Reprisal and counter-reprisal followed; 103 people had been killed in Belfast alone between February and March 1922. From 18-26 March, thirty died and thirty seven were wounded. According to Lloyd George, Collins, ‘who would talk of nothing else’ had ’become obsessed’ with the northern situation and behaved like a ‘wild animal-a mustang’ while discussing anti-Catholic pogroms. In retaliation for the killing of two of their officers, five members of the Catholic McMahon family and a barman were shot dead by the Ulster Special Constabulary. Collins regarded the Specials as ‘violent Orangemen’, who were following the orders of the Northern Government’s Security Advisor- ‘Sir Henry Wilson’.
After Churchill summoned Collins and Craig to London, a second agreement was signed on 30 March. Among various points, Collins and Craig had agreed that the Boycott would end, the two governments would collaborate to restore peace, the creation of a half Catholic, half Protestant police force, and a pledge that IRA activities in Northern Ireland would cease. But violence continued. Coinciding with the split in the IRA into pro and anti-Treaty factions, the anti-Treaty IRA quickly reimposed the Boycott to undermine Collins. In further reprisal for the killing of a USC member, five Catholics were murdered in Belfast’s Arnon Street. North/South relations deteriorated; Craig remained inflexible; within a month, talks broke down. Disagreements, allegations, and recriminations for its failure would linger for months. Publicly, Collins attempted to ensure Craig would fulfil his obligations. He made various appointments to Pact committees. Without the knowledge of his Provisional Government colleagues, he ordered a republican offensive in Northern Ireland.
Collins was aware that opposition to partition was ‘the one common platform’ on which all Irish nationalists could stand. He was also conscious that the requirement to protect northern nationalists could unite the pro and anti-Treaty divide in a common cause. By adopting a militant northern strategy, Collins was enabled to protect northern nationalists, undermine Craig’s government, and delay a split in the IRA. Collins supplied southern anti-Treaty IRA units with arms which the British provided to the Provisional Government, who in turn sent their untraceable weapons to the northern IRA. Collins duplicitous northern strategy had intensified from April 1922, the most significant example of which was the failed IRA offensive that began on 18 May. Consisting of arson, attacks on barracks, stately houses, and railways, this campaign involved sectarian outrages against the Protestant community, provoked anti-Catholic retaliation, and resulted in the introduction of internment in Northern Ireland.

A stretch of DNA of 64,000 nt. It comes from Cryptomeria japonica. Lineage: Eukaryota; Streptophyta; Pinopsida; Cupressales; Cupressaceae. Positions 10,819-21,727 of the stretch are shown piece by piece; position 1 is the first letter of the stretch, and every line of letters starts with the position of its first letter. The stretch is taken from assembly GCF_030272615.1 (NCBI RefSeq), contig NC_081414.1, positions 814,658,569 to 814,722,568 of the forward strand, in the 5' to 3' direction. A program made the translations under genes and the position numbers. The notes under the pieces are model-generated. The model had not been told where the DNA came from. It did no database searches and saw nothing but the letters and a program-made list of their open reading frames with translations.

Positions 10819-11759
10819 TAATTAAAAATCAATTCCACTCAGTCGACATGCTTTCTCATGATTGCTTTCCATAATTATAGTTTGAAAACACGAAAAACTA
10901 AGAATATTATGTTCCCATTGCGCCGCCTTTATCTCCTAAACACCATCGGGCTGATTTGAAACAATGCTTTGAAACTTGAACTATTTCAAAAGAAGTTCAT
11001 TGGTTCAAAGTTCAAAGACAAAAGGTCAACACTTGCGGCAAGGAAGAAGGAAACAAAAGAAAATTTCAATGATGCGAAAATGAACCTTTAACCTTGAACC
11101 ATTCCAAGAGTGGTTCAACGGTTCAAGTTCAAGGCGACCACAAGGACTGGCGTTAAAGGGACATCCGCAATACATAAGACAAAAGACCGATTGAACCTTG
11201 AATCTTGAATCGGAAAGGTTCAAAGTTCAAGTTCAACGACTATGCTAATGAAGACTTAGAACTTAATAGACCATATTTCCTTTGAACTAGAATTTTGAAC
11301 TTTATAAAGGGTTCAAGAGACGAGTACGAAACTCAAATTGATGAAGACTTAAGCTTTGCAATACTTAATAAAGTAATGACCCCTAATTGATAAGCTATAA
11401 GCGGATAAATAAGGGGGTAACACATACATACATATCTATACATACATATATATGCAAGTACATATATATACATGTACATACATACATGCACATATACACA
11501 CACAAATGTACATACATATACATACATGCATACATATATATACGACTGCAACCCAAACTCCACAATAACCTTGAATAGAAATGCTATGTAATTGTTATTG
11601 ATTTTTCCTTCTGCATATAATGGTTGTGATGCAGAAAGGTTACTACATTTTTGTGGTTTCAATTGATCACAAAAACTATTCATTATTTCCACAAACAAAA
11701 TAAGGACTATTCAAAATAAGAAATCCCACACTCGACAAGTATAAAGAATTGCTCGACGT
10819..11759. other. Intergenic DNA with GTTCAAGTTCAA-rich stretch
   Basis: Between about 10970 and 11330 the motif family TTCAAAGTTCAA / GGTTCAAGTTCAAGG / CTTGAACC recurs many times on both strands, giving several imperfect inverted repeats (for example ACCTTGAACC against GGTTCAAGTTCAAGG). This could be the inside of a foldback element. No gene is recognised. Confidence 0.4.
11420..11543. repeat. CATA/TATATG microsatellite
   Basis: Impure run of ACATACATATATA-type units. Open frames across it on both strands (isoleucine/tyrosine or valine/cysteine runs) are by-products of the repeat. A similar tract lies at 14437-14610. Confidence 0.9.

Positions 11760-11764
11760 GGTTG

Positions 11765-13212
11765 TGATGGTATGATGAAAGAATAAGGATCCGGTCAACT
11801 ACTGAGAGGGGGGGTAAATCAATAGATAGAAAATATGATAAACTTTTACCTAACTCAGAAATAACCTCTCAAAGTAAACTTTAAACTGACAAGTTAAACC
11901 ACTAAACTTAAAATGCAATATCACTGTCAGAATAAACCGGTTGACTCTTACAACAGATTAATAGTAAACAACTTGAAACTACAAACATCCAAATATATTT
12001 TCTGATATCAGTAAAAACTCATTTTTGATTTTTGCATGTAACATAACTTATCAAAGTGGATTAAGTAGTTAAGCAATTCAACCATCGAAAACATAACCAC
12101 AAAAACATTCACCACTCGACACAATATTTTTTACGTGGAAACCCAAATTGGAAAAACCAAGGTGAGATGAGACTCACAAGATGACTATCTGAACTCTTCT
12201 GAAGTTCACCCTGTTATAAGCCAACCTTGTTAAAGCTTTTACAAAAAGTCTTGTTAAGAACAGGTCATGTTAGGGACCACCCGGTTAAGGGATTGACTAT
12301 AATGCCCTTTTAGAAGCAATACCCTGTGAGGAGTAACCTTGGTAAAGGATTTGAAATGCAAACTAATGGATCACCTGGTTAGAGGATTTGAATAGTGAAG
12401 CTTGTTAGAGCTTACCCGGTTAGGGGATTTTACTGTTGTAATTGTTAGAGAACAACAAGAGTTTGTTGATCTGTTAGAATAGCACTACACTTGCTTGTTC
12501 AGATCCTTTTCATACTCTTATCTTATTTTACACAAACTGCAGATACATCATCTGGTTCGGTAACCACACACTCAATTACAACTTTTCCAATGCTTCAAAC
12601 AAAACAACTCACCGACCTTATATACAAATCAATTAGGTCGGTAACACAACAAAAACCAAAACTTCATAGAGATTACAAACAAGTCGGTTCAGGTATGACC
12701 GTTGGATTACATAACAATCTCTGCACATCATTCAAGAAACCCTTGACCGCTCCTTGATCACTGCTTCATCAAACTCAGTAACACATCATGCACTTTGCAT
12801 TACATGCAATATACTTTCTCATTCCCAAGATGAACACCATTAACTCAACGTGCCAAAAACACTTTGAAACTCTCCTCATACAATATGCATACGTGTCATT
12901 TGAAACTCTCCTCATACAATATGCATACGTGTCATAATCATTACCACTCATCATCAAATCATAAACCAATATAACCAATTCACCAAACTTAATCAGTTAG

Between spring and early summer, the Treaty divide had deepened, Collins’ relationship with the anti-Treaty IRA had irrevocably soured, contention with London had increased. Churchill feared that republicans would seize power as a result of the Collins/De Valera electoral Pact. This had proposed that the two wings of Sinn Féin would appoint a united panel of candidates and form a coalition government. Originating from the concerns of a northern delegation. Collins and De Valera had been warned of the ‘grave danger’ of permanent partition’ and possibility of ‘national disaster’ if civil war was not averted. The Collins/De Valera Pact angered Craig; he insisted he would not be participating in the Boundary Commission ‘under any circumstances whatever’.
Due to the ineffectiveness of Collins’ northern policy and the pressing nature of the Irish Civil War, Collins had reverted to a conciliatory northern policy by late June 1922. Publicly, he maintained that he would not coerce the region and advised the northern nationalist population to uphold the non-recognition policy; the IRA would provide an exclusively protective role. Northern IRA leaders were assured by Collins that the Ulster question would be addressed in the near future. As Collins retained the northern IRA divisions and continued to train the IRA in guerrilla methods suggested that he planned further military action in Northern Ireland.
On 22 June 1922, Sir Henry Wilson was shot dead in London. Since his appointment as northern advisor, Wilson had criticised political engagement with Collins. In Collins’ view, ‘Wilsonian militarism’ was responsible for the anti-Catholic pogroms in the north; he considered his death a boost for the demoralised northern IRA. While anti-Treaty republicans were blamed for his assassination, it is widely accepted that Collins gave the order before the truce. Wilson’s killing, and the impending British pressure to vacate the Four Courts had forced Collins to initiate the Irish Civil War. Collins, then Commander-in-Chief of the Free State Army, believed that Specials, under Wilson’s direction, were attempting to provoke a republican reaction that would deflect attention from northern atrocities and justify the British ‘reconquest of Ireland’. But it also has been argued that Wilson’s assassination ‘was of a piece’ with Collins’ northern policy since January 1922 and requires to be viewed in light of the sustained and impassioned emphasis he placed on partition prior to his death in August 1922.
Even before his death, Collins’ Provisional Government colleagues attempted to reverse his ‘belligerent’ northern policy before his death. Considering it counter-productive, the Provisional Government created a report, ‘subject to obtaining the approval of the Commander-in-Chief’ that proposed that ‘all military operations’ in ‘or against the North-East’ should cease in order ‘to acknowledge’ the ‘authority’ of the Northern Irish state. It is unknown if Collins had considered the proposals. He was killed only three days later at Béal na mBláth. Resultantly, after the scrapping of the Border Commission’s findings after Collins’ death and the maintenance of the Irish border, his northern policy and views on partition were increasingly susceptible to interpretation, adaption, and myth.
Dr Conleth McCloskey